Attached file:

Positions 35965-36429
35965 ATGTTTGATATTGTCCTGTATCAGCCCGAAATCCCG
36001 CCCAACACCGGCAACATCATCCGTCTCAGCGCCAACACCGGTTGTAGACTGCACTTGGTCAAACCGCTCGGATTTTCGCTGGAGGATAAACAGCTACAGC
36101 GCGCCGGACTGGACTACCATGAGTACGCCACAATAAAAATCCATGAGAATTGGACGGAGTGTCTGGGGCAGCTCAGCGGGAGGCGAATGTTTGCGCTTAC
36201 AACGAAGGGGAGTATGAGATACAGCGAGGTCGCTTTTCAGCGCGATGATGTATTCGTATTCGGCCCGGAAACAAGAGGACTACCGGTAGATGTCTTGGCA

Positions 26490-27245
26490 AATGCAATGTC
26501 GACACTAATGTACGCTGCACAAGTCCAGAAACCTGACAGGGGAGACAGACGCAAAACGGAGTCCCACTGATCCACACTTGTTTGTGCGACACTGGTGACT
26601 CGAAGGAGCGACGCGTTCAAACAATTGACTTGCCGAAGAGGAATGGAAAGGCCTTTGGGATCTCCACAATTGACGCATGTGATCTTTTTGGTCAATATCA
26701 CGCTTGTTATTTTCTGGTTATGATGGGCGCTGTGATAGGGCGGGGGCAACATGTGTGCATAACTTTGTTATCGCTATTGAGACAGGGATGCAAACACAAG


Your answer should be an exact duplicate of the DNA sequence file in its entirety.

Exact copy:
Positions 35965-36429
35965 ATGTTTGATATTGTCCTGTATCAGCCCGAAATCCCG
36001 CCCAACACCGGCAACATCATCCGTCTCAGCGCCAACACCGGTTGTAGACTGCACTTGGTCAAACCGCTCGGATTTTCGCTGGAGGATAAACAGCTACAGC
36101 GCGCCGGACTGGACTACCATGAGTACGCCACAATAAAAATCCATGAGAATTGGACGGAGTGTCTGGGGCAGCTCAGCGGGAGGCGAATGTTTGCGCTTAC
36201 AACGAAGGGGAGTATGAGATACAGCGAGGTCGCTTTTCAGCGCGATGATGTATTCGTATTCGGCCCGGAAACAAGAGGACTACCGGTAGATGTCTTGGCA

Positions 26490-27245
26490 AATGCAATGTC
26501 GACACTAATGTACGCTGCACAAGTCCAGAAACCTGACAGGGGAGACAGACGCAAAACGGAGTCCCACTGATCCACACTTGTTTGTGCGACACTGGTGACT
26601 CGAAGGAGCGACGCGTTCAAACAATTGACTTGCCGAAGAGGAATGGAAAGGCCTTTGGGATCTCCACAATTGACGCATGTGATCTTTTTGGTCAATATCA
26701 CGCTTGTTATTTTCTGGTTATGATGGGCGCTGTGATAGGGCGGGGGCAACATGTGTGCATAACTTTGTTATCGCTATTGAGACAGGGATGCAAACACAAG